Stacey Abrams and Lauren Groh-Wargo: How to Turn Your Red State Blue It may take 10 years. Do it anyway.

In States, Voting On
- Updated

We met and became political partners a decade ago, uniting in a bid to stave off Democratic obsolescence and rebuild a party that would increase the clout of regular, struggling Georgians. Our mission was clear: organize people, help realize gains in their lives, win local races to build statewide competitiveness and hold power accountable.

But the challenge was how to do that in a state where many allies had retreated into glum predictions of defeat, where our opponents reveled in shellacking Democrats at the polls and in the Statehouse.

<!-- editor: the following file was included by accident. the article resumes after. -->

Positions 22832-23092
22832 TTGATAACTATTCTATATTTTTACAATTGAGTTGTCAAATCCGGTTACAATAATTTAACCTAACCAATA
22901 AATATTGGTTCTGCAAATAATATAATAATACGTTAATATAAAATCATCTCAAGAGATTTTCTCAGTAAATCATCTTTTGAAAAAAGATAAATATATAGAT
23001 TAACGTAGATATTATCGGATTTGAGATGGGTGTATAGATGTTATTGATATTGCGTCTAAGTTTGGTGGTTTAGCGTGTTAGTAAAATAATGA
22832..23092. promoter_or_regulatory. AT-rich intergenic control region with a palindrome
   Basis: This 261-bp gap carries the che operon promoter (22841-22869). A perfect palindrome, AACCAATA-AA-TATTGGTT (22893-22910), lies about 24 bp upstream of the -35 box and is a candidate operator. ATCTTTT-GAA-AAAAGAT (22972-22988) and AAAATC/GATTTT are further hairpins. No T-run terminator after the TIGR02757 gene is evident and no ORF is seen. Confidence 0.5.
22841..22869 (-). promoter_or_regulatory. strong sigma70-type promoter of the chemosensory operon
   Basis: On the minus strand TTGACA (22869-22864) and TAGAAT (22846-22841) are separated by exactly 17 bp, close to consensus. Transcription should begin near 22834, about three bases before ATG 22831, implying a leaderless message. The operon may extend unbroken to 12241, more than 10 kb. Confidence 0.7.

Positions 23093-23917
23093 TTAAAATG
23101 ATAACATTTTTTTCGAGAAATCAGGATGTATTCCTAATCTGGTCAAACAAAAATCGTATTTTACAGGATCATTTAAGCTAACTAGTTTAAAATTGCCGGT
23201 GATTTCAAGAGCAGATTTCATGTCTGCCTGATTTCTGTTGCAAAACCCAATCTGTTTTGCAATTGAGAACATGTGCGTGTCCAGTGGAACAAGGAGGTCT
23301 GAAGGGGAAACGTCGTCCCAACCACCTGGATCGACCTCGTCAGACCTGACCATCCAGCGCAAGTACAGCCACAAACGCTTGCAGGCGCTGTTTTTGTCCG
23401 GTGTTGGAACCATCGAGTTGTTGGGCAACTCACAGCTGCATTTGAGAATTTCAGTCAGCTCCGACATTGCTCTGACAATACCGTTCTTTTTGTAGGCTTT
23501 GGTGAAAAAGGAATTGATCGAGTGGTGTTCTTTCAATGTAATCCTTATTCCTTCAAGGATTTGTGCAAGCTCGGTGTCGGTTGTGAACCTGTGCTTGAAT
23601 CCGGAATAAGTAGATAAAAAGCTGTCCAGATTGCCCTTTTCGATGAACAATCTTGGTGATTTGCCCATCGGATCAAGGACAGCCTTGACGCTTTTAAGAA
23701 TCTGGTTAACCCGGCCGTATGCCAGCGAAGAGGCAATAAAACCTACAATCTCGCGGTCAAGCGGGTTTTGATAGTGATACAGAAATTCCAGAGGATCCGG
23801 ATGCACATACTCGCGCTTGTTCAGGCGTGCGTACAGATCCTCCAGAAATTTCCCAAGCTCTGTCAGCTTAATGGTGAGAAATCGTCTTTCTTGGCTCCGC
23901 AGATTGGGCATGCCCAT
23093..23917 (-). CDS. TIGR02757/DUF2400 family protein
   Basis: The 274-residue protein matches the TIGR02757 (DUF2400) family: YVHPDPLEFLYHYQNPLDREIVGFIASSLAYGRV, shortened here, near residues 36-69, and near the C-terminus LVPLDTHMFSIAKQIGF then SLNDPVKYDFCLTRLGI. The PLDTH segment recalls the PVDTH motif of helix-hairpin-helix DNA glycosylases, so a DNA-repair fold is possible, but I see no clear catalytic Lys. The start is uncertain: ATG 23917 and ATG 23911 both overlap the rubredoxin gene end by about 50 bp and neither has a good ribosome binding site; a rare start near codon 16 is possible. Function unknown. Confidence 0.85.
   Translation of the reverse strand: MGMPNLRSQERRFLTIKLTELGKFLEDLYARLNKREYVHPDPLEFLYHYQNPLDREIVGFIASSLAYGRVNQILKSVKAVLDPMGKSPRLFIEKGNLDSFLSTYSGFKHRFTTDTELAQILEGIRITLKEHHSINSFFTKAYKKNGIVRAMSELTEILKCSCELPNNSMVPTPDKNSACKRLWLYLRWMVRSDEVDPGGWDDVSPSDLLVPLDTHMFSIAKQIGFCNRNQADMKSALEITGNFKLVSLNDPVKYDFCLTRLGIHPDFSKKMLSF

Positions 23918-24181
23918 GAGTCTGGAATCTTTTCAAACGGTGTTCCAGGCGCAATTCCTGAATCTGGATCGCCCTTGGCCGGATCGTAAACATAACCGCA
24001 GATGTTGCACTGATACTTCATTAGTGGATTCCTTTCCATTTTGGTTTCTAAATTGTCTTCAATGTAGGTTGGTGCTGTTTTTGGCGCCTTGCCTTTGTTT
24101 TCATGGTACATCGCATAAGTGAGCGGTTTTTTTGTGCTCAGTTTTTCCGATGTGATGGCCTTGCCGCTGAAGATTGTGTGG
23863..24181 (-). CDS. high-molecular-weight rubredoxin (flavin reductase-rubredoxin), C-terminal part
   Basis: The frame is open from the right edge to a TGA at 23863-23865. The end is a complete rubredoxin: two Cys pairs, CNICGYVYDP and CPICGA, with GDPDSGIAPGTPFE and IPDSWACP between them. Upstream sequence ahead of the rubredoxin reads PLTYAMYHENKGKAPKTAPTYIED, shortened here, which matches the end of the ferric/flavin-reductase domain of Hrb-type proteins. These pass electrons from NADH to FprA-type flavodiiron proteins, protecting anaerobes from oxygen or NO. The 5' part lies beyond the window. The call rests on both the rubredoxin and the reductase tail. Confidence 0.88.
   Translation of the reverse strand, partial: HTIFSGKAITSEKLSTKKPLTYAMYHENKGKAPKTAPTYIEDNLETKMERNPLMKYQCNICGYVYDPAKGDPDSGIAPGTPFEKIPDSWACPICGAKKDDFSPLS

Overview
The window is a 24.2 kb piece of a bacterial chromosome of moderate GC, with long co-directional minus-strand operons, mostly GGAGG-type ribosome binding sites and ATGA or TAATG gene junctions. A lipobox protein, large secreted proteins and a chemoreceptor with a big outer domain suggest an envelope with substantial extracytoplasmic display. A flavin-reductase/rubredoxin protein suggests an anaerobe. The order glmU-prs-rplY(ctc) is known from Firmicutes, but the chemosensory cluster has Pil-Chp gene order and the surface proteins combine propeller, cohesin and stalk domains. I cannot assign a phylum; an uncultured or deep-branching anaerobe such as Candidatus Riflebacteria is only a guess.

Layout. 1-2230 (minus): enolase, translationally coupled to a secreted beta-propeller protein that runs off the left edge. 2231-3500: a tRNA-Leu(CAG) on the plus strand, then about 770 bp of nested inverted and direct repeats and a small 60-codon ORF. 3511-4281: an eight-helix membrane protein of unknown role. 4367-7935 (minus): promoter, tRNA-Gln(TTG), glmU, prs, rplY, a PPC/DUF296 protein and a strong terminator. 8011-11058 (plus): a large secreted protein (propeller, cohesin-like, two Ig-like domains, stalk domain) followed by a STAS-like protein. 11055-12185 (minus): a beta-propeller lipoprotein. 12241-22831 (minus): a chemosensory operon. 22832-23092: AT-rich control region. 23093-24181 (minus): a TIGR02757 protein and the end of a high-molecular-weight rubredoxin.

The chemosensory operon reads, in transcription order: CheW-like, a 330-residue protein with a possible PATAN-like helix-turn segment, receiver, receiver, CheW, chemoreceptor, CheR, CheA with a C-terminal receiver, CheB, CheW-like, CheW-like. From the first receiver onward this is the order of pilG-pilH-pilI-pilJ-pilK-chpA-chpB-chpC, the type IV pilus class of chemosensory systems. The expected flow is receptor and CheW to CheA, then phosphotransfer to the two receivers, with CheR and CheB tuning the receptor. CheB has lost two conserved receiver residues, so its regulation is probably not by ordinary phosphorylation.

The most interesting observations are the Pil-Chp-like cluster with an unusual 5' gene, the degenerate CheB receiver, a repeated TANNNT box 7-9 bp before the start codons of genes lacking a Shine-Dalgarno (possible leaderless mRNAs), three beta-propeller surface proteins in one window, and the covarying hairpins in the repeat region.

That’s not all we had to contend with. There was also a 2010 census undercount of people of color, a looming Republican gerrymander of legislative maps and a new Democratic president midway into his first term confronting a holdover crisis from the previous Republican administration. Though little in modern American history compares with the malice and ineptitude of the botched pandemic response or the attempted insurrection at the Capitol, the dynamic of a potentially inaccurate census and imminent partisan redistricting is the same story facing Democrats in 2021 as it was in 2011. State leaders and activists we know across the country who face total or partial Republican control are wondering which path they should take in their own states now — and deep into the next decade.

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